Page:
When asked the question: “Just when does asynchronous apex actually run?” Most people will answer by saying something along the lines of “when the system has available resources”. And they’re correct, or at least partially correct as there is one other important thing to remember; it won’t run until the successful completion of the current transaction. But is this always the case?

Why is this important?

Let’s take a simple and common example; we need to call an external webservice to keep some data in sync as it changes within Salesforce. Since we can’t make a callout from within a trigger the accepted pattern is to call a future method (considered to be asynchronous apex) with the callout=true flag set. This creates a new transaction for us that isn’t part of the trigger and we’re free to call our external system.

This is all good so far. Now let’s imagine that for some reason our trigger, after calling this future method throws some kind of unhandled exception. This means that the whole transaction is going to be rolled back with no changes being committed to Salesforce. If our future method executed as soon as we called it we would now be in a situation where the external system is out of sync with Salesforce. Hence why the platform waits for the current transaction to finish successfully before letting it be run.

So why are you bringing this up?

Let’s be honest I’m not going to be bringing this up purely for the educational purposes of the masses. I’m bringing it up because I believe that I have found an annomoly with this expected behaviour. Let’s look at the following code, a trigger and a helper class;

Pretty straight forward stuff. So what am I expecting to see if I run the following execute annoymous code;

Well, we’re inserting 300 records and we know that the platform batches calls to triggers up into 200s so we should come through our trigger twice and as such call two future methods. We should be able to see that in our debug logs. Also we remember that both executions of the trigger are in the same transaction (the debug of the count shows us that too) therefore both of our future methods should run after the trigger transaction has completed. And if we look at the timings for the trigger and the future methods we can see that this is indeed the case.

1-GoodSummary 1-GoodTrigger 1-GoodFutureA 1-GoodFutureBGet to the point!

So far all I have done is to describe what should happen and then demonstrate that it does happen; not the most interesting of post. Let’s alter this example slightly and see what happens. Instead of inserting the data using an execute anonymous block let’s use the data loader. I have loaded a simple CSV file with 300 accounts in it via the Data Import Wizard. We’re loading the same data so we’d expect to see the same results in the debug log.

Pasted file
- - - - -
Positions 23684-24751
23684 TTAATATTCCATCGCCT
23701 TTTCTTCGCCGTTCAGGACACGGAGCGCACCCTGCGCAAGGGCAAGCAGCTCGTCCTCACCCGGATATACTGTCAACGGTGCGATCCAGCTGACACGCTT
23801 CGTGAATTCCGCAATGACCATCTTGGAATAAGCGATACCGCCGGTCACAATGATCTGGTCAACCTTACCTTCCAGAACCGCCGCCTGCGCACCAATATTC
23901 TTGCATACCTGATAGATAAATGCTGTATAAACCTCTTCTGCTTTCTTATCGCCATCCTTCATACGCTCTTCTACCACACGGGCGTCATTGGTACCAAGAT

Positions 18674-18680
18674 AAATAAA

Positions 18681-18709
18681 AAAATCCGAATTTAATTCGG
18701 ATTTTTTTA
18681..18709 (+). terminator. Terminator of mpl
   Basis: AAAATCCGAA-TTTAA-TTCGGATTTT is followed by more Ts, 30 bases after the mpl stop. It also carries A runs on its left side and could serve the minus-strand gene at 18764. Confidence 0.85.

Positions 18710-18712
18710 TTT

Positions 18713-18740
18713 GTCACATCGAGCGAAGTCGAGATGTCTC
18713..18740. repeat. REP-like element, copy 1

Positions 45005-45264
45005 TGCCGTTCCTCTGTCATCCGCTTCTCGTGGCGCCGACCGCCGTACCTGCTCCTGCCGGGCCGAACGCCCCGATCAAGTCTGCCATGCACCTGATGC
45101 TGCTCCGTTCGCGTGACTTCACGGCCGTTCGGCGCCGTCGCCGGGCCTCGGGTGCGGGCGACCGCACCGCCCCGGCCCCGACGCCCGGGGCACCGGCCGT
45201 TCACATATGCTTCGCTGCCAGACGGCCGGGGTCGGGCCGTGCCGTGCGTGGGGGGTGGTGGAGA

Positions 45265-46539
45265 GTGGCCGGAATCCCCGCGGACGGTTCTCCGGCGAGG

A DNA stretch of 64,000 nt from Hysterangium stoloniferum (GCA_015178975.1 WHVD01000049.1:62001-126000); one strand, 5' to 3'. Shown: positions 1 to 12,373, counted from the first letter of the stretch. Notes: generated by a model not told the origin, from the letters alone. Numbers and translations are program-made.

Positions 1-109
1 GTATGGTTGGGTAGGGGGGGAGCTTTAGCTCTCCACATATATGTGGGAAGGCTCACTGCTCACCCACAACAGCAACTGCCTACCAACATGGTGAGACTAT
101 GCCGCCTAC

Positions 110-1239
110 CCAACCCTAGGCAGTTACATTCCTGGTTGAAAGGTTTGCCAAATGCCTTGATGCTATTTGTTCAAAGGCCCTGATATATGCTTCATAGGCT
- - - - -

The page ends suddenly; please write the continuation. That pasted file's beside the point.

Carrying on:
If we check the execution of the trigger itself we can see that we have, as expected, passed through it twice and within the same transaction. So that’s good.


However a closer look at the times of execution highlight a problem. We can see that one of the future methods is being executed before the trigger transaction has completed. This is not how we expect the platform to behave.

2-BadFutureA 2-BadFutureB

Is this really such a problem?

Yes! Yes it is. Let’s change our code to throw an exception in the second pass of the trigger. And then rerun our two tests.


In the first test, the execute anonymous one, we see that the future methods never run. This is good, remember our sync example before? If there’s an unhandled exception and the transaction gets rolled back then we don’t want to communicate with the outside world.

The second test, loading via the data import wizard, doesn’t look so good.


We can see that one of the future methods has been executed despite the fact that in reality the whole transaction should have been rolled back. So, whilst no records will have been inserted our future method is still called. It’s interesting to note that the second future method isn’t called, the one that is in the same trigger execution as the exception.

What can we do about it?

To be honest I don’t think there’s a great deal we can do about it other than be aware right now. I have seen this behaviour with queueable jobs too, so I am presuming it affects all asynchronous apex. My personal next step is to raise the issue with Salesforce and get some clarity around it and whether it’s a bug.